C. diff, the common shorthand for the pathogenic bacterium Clostridioides difficile (formerly Clostridium difficile), is not a bug you want to pass around. Infection with C. difficile causes debilitating diarrhea and intestinal inflammation—leading to death in 15,000 patients in the U.S. each year. It is notoriously difficult to treat. Often after years of struggle with the microbe, many patients with C. diff infections have to resort to fecal microbiota transplants to completely revamp their microbiomes. That is, the feces of a healthy donor must be inserted into the gastrointestinal tract of the patient to allow a healthy mix of beneficial, protective microbes to recolonize the intestinal microenvironment. Ironically, this bacterial destroyer of intestinal health is most likely to be found in the very place patients visit to get well: the hospital.
C. difficile, Hospital-Acquired Infection #1
C. difficile infection (CDI) is among the most serious of nosocomial infections, affecting nearly half a million Americans each year. The leading cause of hospital-acquired diarrheal infection, C. difficile spreads via spores that are highly resistant to physical and biochemical cleaning agents. Approximately 75 percent of CDI cases are acquired in hospitals. Ironically, CDIs are strongly associated with antibiotic use. This is because, when systemic antibiotics are administered, they kill beneficial gut bacteria that protect against CDI. When these beneficial bacteria are eliminated by antibiotics, it paves the way for an easy takeover by C. difficile. Limiting the use of antibiotics therefore forms a cornerstone of the CDC’s recommendations for preventing CDIs.
Another approach to protect against CDIs is preventive administration of probiotics, and there has been moderate evidence indicating that probiotic therapy can be helpful. However, the human microbiome is a highly diverse micro-ecosystem containing thousands of different types of microbes; most probiotics contain only a handful of species—not even close to what is needed to build a healthy, gastrointestinal microenvironment. (Fecal transplantation is effective precisely because a fecal sample contains the full diversity of a healthy donor’s microbiome.) So, while probiotics are never a bad idea, the best approach for the prevention of CDI is prevention of transmission.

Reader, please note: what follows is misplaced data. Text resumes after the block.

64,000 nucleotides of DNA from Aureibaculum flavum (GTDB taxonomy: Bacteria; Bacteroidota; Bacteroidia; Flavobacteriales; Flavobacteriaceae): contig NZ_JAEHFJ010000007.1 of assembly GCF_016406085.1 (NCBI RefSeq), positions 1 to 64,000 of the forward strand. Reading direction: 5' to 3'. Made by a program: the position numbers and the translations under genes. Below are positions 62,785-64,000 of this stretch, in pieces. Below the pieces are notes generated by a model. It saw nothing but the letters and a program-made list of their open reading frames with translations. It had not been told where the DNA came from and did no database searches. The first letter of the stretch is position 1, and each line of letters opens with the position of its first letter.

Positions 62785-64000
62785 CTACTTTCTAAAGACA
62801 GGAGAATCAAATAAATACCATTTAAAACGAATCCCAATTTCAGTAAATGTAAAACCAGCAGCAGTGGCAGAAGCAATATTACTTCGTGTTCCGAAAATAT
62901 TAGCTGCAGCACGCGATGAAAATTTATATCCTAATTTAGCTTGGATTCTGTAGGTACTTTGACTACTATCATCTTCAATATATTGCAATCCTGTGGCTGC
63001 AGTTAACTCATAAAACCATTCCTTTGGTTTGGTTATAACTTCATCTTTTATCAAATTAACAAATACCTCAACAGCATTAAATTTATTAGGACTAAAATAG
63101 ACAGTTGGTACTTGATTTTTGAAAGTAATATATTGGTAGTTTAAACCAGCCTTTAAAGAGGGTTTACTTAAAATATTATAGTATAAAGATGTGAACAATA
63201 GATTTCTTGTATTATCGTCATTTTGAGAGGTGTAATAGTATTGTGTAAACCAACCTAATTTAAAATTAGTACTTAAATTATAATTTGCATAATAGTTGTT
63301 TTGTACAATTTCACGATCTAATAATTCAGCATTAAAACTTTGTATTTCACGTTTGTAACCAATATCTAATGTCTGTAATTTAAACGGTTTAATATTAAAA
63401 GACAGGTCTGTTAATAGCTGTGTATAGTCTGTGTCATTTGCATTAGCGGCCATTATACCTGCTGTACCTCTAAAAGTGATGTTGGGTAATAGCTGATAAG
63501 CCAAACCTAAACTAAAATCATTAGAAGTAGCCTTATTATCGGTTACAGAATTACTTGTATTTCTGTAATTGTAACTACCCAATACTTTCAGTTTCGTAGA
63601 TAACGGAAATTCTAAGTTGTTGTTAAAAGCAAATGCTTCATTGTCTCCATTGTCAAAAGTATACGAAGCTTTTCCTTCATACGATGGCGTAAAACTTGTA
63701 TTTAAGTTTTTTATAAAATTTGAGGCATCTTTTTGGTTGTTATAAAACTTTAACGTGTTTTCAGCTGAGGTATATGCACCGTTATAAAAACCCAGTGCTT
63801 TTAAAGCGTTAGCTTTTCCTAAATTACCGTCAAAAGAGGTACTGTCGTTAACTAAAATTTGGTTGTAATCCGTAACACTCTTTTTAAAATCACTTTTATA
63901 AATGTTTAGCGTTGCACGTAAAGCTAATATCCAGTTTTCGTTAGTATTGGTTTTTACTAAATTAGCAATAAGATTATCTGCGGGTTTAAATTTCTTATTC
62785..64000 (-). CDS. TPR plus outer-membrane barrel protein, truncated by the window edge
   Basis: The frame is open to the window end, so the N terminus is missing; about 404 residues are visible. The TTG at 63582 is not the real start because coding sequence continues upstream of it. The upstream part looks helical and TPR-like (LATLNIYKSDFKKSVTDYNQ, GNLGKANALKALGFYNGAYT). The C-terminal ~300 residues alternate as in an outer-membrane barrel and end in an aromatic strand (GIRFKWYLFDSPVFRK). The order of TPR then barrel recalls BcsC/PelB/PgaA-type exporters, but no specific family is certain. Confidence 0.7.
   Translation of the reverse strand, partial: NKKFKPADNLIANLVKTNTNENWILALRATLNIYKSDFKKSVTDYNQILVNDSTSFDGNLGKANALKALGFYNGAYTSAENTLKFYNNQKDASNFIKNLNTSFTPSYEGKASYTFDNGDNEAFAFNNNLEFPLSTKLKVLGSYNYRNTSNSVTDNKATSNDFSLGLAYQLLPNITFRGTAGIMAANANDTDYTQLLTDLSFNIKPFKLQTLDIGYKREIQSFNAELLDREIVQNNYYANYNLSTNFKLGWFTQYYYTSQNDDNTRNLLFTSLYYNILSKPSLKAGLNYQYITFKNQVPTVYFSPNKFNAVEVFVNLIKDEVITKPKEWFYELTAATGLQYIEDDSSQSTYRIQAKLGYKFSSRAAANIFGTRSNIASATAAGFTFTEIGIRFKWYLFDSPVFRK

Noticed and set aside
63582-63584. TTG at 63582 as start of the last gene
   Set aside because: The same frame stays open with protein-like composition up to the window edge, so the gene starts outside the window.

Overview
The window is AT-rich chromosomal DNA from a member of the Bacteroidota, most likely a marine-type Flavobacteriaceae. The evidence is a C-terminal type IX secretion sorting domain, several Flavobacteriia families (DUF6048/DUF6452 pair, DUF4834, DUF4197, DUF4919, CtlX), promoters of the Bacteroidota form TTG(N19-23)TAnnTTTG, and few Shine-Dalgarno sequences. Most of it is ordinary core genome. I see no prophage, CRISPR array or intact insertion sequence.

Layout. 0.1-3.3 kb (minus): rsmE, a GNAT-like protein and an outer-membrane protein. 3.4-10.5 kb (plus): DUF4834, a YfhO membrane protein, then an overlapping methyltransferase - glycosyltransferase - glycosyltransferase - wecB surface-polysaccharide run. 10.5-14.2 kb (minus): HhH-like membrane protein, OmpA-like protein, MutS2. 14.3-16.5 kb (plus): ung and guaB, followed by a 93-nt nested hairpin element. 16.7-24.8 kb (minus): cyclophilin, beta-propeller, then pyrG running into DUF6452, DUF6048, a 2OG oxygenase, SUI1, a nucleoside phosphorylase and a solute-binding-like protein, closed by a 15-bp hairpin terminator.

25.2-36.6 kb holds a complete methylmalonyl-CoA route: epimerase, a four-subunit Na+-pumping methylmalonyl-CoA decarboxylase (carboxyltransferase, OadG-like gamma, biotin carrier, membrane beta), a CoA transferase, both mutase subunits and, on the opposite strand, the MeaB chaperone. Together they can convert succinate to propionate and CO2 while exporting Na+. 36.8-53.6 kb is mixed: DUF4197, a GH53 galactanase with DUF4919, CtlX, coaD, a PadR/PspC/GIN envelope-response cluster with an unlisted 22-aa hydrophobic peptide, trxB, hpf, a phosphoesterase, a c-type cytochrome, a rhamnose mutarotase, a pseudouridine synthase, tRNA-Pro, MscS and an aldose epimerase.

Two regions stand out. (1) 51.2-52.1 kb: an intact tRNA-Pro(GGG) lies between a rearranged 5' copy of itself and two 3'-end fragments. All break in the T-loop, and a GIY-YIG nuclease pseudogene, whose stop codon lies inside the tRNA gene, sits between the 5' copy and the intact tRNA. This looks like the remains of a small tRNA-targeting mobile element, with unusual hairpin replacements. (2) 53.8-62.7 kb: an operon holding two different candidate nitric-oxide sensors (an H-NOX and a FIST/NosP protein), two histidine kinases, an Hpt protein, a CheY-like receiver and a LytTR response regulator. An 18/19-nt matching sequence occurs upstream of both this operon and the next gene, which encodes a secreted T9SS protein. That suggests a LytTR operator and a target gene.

Stopping the Spread of C. difficile: the CDC’s New Guidelines
With CDIs accounting for nearly 500,000 cases and 15,000 deaths in the United States each year, prevention of transmission is of critical importance. Along with judicious use of antibiotics and isolation of patients with suspected or confirmed CDIs, the CDC recommends that rooms be cleaned daily and upon patient discharge and then disinfected with a spore-killing disinfectant. The disinfectant should be EPA-approved, and all surfaces should be thoroughly cleaned, in line with environmental infection-control guidelines. Any shared medical equipment should also be cleaned, and disposable items (such as single-use thermometers) should be used when possible.